I have only recently started buying some organic fruit and veg – mostly due to finding out about the Dirty Dozen List last year. However, with meat I have always tended to go more for the food miles and free range issues – although I’m now considering going organic with them as well, but won’t until I hear either some stronger evidence supporting organic food, or some stronger rules ensuring organic actually means organic.
- The Organic Food Shopper’s Guide (Amazon.co.uk link; Amazon.com link)
- The Organic Cook’s Bible (Amazon.co.uk link; Amazon.com link)
I’ve been planning my Christmas food this last week – and having concerns over how much high-calorie food there will be in the house which may prove disastrous to my weight management goals. However, in the interests of preventing the average weight gain of 2kg (or 5lbs in old money), I’ve put together a list of my top tips to help bolster your intentions.
- Use smaller plates – studies have found that eating from a smaller plate makes us feel more satisfied than the same amount on a larger one. Coming from a generation of children who were taught to clean the plate otherwise there would be no pudding, I’m very used to getting through everything on the plate I’m given.
- Don’t pile things high – especially when there is a buffet! I’m guilty of piling things high on occasion – and mostly it is because I didn’t look at all the things available when I’m serving myself – so completely misjudging how much space there is on the plate and how many dishes there are to try out. Start small, then go back for seconds if there are any left… (or you can do what some people do and have a good look at everything on display before joining the queue so you know what you want to save some space for).
- Plan ahead – try to plan in some lighter meals amongst the overly rich meals that may be on offer this season. I’ve got some hot winter salads planned around the necessary ham, goose and beef days… (I’m also thinking about doing some Gazpacho – my version is effectively an intense salad puree which I seem to crave to offset all the fat and starch around this time of year).
- Exercise – if all else fails, find some high-intensity workouts (at your appropriate fitness level of course) to offset the intake. I am fond of kickboxing workouts as they seem to work well for me, but there is an interesting trend of 1000 calorie workouts – here’s one on youtube which I might try – which would make you feel all saintly again!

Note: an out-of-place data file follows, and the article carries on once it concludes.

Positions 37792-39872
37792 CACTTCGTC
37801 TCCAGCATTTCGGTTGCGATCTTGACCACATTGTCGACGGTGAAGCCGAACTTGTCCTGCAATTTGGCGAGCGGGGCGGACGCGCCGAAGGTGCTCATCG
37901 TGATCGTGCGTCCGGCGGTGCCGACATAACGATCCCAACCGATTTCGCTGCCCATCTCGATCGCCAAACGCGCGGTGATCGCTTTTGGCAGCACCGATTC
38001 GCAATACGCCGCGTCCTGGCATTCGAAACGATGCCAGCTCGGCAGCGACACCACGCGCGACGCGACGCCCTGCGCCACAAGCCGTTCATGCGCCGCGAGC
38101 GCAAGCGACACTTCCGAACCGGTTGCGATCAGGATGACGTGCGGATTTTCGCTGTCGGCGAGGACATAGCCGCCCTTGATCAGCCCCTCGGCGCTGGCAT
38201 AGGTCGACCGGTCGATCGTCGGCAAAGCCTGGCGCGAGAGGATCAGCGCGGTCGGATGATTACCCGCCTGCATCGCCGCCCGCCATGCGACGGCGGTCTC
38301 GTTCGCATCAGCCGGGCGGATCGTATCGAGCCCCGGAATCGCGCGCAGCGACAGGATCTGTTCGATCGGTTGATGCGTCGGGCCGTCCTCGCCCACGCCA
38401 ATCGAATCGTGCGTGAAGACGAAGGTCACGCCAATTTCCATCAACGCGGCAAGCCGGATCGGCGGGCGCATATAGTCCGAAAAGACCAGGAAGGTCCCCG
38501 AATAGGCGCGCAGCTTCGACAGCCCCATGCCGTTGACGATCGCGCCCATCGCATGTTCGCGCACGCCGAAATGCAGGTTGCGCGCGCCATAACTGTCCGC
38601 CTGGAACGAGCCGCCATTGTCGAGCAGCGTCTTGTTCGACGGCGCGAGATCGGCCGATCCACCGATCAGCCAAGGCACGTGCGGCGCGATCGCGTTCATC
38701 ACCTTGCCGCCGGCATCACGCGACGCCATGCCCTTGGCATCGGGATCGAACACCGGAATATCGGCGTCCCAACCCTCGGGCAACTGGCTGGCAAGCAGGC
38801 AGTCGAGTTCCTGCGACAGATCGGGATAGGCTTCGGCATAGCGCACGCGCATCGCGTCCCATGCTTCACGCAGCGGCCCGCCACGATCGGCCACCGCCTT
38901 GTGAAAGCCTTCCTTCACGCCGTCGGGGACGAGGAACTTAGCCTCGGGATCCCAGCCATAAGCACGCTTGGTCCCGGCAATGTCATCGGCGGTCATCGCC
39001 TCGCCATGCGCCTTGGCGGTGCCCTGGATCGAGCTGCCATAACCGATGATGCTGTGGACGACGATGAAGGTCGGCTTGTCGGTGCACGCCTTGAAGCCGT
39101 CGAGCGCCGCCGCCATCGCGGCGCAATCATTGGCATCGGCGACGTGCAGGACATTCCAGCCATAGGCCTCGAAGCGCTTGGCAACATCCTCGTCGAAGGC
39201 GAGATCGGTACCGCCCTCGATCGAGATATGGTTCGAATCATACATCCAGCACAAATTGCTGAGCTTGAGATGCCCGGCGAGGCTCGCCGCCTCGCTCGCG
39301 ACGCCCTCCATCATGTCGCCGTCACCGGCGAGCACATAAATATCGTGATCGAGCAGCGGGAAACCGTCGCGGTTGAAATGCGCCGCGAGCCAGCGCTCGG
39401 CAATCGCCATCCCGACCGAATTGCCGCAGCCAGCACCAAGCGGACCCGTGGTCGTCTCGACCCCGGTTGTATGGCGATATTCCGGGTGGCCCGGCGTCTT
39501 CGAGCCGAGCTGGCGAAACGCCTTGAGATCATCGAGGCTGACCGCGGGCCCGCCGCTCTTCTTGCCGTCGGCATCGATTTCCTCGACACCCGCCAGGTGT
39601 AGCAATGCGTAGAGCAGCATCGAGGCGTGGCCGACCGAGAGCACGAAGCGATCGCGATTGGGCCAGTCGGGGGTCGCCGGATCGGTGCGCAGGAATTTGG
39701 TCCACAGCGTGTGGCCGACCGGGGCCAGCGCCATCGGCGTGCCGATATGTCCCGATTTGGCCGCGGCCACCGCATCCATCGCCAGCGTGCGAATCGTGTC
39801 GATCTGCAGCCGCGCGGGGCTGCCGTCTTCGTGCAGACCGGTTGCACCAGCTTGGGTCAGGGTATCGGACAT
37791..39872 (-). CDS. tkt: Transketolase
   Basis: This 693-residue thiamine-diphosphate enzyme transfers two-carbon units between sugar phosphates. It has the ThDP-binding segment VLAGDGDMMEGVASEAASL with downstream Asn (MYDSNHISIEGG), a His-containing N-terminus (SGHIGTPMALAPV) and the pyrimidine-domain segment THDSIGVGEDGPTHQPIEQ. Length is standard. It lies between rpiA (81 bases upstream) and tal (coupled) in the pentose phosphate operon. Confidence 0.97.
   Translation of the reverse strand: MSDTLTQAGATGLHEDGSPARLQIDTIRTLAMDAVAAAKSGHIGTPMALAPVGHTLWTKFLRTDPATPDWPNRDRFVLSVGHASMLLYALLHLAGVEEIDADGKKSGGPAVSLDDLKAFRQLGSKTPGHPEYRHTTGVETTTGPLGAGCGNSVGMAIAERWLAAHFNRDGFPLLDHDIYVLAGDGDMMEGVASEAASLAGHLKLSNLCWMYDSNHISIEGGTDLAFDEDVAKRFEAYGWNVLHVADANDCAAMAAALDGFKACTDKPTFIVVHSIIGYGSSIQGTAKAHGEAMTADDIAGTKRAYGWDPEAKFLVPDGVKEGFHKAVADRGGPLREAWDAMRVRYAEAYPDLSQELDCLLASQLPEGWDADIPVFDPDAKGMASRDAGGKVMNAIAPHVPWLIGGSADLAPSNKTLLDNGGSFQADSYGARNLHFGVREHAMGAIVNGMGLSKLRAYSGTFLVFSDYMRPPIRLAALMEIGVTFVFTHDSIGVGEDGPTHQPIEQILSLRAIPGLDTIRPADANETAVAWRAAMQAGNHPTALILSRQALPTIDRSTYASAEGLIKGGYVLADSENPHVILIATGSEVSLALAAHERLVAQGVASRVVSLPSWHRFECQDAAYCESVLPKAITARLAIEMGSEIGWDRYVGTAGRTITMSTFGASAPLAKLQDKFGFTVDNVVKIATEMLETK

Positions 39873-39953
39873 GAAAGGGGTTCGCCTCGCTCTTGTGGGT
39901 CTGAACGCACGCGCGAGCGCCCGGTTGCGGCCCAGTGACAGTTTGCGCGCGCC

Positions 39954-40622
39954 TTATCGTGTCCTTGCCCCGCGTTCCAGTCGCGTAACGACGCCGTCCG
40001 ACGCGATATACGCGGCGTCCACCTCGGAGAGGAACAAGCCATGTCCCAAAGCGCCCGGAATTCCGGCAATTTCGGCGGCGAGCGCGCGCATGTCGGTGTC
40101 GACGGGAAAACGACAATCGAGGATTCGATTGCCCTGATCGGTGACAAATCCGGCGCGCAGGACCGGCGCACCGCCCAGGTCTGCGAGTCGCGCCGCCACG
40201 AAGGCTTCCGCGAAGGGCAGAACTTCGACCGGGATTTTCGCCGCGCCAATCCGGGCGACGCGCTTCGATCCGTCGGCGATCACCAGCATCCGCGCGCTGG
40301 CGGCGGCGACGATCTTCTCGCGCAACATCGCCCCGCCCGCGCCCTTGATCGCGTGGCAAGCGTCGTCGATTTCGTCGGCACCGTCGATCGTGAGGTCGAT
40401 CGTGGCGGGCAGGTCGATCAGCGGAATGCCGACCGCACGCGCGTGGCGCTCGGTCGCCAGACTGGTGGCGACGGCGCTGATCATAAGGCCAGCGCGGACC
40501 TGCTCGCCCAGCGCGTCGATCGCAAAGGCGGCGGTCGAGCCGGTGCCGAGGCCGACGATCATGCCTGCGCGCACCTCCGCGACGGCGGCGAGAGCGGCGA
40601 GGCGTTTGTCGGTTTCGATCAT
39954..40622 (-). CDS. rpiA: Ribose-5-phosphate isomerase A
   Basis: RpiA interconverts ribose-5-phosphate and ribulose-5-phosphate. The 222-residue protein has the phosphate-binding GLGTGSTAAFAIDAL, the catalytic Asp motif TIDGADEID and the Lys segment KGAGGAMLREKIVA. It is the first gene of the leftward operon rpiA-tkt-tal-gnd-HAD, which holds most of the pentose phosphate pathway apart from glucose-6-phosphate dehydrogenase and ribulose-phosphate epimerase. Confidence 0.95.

- Watch the booze – empty calories and hangovers! I tend to volunteer to be the driver so I don’t look like a wimp because I don’t want to drink very much – I resent the wasted calories and get horrendous hangovers these days so feel rubbish the entire next day. I also think that when I’m not allowed very much (perhaps one glass with lunch) I enjoy it more.
The meringues before they all went wrong – I used a new brand of greaseproof paper which wasn’t particularly greaseproof and they stuck!
When meringues go wrong Eton Mess is the usual “save”. This happened to me recently, but I have found a new recipe that makes it look like it was deliberate to have chunks of broken meringue.
The Chocolate Meringue Semifreddo from Hugh Fearnley-Whittingstall is easy, delicious and makes a lovely change from Eton Mess. Just remember to pretend it was deliberate…
I’ve just opened the first window on my first advent calendar since I was at school – I saw the Montezuma’s Advent Calendar on sale on Ocado and went for it! (although I see it is out of stock at the time of writing, it is available on Montezuma’s website at 25% off). I am definitely in favour of calendars with quality chocolate in them – I don’t see the point in wasting calories on chocolate which is lower in quality!
The Lindt Milk Calendar looked interesting – but I prefer dark chocolate if at all possible, so the entirely milk chocolate selection didn’t quite tempt me enough. The Lindt Dark Calendar tempted me a lot until I saw the price! It is cheaper on the Lindt website, but you then have to add nearly £4 shipping and having to be in for the postal delivery (as opposed to being able to pick a slot with online shopping).
I very much like the idea (next year) of getting a reusable advent calendar and filling it myself with Dark Lindor Truffles or Dark Ferrero Rocher (I am still in mourning that these don’t come in their own box anymore, and you have to get the milk and white ones too).
Sometimes, no matter how hard you try to be organised, you end up with more produce than you can get through before it goes off. Today, that happened to be bananas that ripened faster than usual – I had 9 bananas needing to be eaten immediately. Here is what I did with them:
- two were immediately blended with 400ml milk for two banana milkshakes
- two were sliced and frozen in a freezer bag for a frozen smoothie at some point in the future
- the remaining five were sliced thinly and baked in the oven at 100 degrees C for three hours to be banana chips for snacks